Bald Eagle #23-3788

November 1, 2023
November 22, 2023
Rescue Location
Norfolk, Virginia
Cause of Admission/Condition
Intraspecies conflict
Former Patient
Patient photo

Last Updated Jump to patient updates

On October 31, two Bald Eagles were observed fighting one another above an area of open water in Norfolk, Virginia. After becoming entangled in mid-air, both birds fell into the water and were unable to take flight. The eagles were rescued by permitted local wildlife rehabilitator Lisa Barlow and staff at Tidewater Wildlife Rescue and were taken to Midway Veterinary Hospital for stabilizing care before being transferred to the Wildlife Center of Virginia the following day.

One of the eagles – an adult male designated as Bald Eagle #23-3788 upon admission – was bright, alert, and responsive during his intake exam. Aside from being mildly dehydrated, the eagle was in good overall body condition. Multiple lacerations and lesions on the eagle’s legs and feet were observed, which had been previously cleaned and sutured by staff at Midway Veterinary Hospital. Bruising was noted around the bird’s eyes, but no signs of ocular trauma were found.

Radiographs did not reveal any fractures, but a lead test came back with a positive reading of 0.041 ppm lead – a subclinical level, but still able to cause significant health issues.

The veterinary team started the bird on a course of anti-inflammatory and pain medications, antibiotics, and oral chelation therapy to remove the lead. Antiparasitics were applied to treat feather lice seen during intake, and fluids were also administered to combat the mild level of dehydration before placing the eagle in the Center’s indoor Hold area.

During the next two weeks, the eagle healed quickly and moved through a variety of outdoor enclosures. Staff were able to flight test the bird in one of the large flight enclosures in mid-November, and found that the eagle was immediately able to complete 12 passes of the large flight pen, flying “absolutely beautifully” with both proper form and physical stamina. By November 19, the veterinary team cleared the bird for release!

Join the Wildlife Center of Virginia at Taps Field, Berkeley Plantation (Charles City, Virginia) for Bald Eagle #23-3788’s release back into the wild!

Wildlife Center President Ed Clark will release the eagle at Taps Field, Berkeley Plantation on Wednesday, November 22 at 1:00 p.m. The release is open to the public; please let us know if you’re coming by emailing Please indicate that you will be attending the Berkeley Plantation release along with the number of people in your party.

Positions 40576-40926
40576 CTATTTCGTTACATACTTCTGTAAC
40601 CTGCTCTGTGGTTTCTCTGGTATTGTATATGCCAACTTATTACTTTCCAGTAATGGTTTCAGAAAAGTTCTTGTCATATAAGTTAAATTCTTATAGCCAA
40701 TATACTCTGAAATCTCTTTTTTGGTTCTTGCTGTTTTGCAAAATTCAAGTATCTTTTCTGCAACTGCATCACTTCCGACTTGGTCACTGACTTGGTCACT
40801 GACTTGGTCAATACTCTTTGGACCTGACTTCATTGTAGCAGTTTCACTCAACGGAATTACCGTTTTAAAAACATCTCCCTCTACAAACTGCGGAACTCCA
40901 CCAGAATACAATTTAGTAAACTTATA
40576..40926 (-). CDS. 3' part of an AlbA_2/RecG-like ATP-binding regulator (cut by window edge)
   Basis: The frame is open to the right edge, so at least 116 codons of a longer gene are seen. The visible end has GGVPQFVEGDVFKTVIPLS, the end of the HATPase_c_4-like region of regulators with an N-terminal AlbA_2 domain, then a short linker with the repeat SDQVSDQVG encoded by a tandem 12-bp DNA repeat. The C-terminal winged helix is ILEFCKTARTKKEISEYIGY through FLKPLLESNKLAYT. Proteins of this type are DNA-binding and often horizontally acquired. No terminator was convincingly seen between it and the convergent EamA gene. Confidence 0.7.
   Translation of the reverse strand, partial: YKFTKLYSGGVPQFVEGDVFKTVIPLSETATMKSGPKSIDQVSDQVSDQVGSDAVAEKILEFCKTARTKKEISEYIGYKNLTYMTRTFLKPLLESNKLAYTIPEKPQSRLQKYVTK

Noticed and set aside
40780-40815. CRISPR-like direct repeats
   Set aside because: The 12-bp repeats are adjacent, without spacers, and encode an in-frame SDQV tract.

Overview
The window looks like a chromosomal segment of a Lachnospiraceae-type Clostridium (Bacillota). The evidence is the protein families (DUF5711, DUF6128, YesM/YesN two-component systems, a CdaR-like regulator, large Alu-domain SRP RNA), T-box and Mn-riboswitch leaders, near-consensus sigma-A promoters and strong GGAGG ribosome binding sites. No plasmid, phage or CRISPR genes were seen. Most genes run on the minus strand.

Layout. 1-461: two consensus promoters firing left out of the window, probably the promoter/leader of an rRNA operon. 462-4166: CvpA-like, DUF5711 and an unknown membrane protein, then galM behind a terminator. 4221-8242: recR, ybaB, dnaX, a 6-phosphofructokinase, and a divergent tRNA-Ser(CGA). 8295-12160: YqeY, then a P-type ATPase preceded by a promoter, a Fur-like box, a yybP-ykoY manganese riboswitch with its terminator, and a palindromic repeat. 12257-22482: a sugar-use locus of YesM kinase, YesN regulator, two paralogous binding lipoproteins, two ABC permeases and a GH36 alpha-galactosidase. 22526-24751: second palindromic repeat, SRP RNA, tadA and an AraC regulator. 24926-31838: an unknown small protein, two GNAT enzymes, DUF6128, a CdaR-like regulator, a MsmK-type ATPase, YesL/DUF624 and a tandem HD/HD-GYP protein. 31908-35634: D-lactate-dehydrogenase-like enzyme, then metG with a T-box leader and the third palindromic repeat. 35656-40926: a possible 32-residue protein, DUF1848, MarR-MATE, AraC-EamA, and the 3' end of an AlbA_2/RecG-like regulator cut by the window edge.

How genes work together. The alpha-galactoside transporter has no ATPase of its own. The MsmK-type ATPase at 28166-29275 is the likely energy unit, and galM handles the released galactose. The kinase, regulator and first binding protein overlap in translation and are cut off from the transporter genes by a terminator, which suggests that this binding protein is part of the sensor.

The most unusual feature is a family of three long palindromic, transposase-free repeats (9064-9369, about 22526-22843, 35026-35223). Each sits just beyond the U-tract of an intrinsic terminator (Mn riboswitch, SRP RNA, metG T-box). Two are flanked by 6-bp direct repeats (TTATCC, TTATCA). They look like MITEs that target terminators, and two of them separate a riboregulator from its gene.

Please visit the Berkeley Plantation website for general directions. Alternatively, use Google/MapQuest to obtain the best directions from your location to the Berkeley address:

12602 Harrison Landing Road
Charles City, Virginia 23030

There is a directional sign at the front of Berkeley Plantation’s driveway. Rather than taking a slight right onto Harrison Landing (which leads to the main Berkeley Plantation mansion), bear left toward Westover Plantation. Take an immediate right onto a gravel driveway [if you pass the sign that notes that Westover Plantation is two miles ahead, you have missed the turn to Berkeley].

Follow the gravel road straight back for 1.1 miles. The parking lot will be on your right.

The release will take place rain or shine. If storms [with lightning] threaten the release plans, we’ll post an update here and will email those who have sent their RSVP.

You can help support our work with native wildlife.

Your donation will help provide veterinary care to this injured Bald Eagle and approximately 4,000 other patients that the Wildlife Center will help this year.


Patient Updates

On November 22, Wildlife Center President Ed Clark released Bald Eagle #23-3788 back to the wild at Berkeley Plantation in Charles City County, Virginia. A small crowd of about 30 people were in attendance.

Shortly after 1:00 p.m., Ed Clark addressed the crowd and shared information on the eagle’s history and rehabilitative care at the Center and current conservation issues related to Bald Eagles. After being released, the bird flew off strongly toward the distant tree line and out of sight!

Photos courtesy of Woody Mallory:



Bald Eagle #23-3788’s release in the news:

Adult bald eagle to be released by Wildlife Center of VirginiaABC 8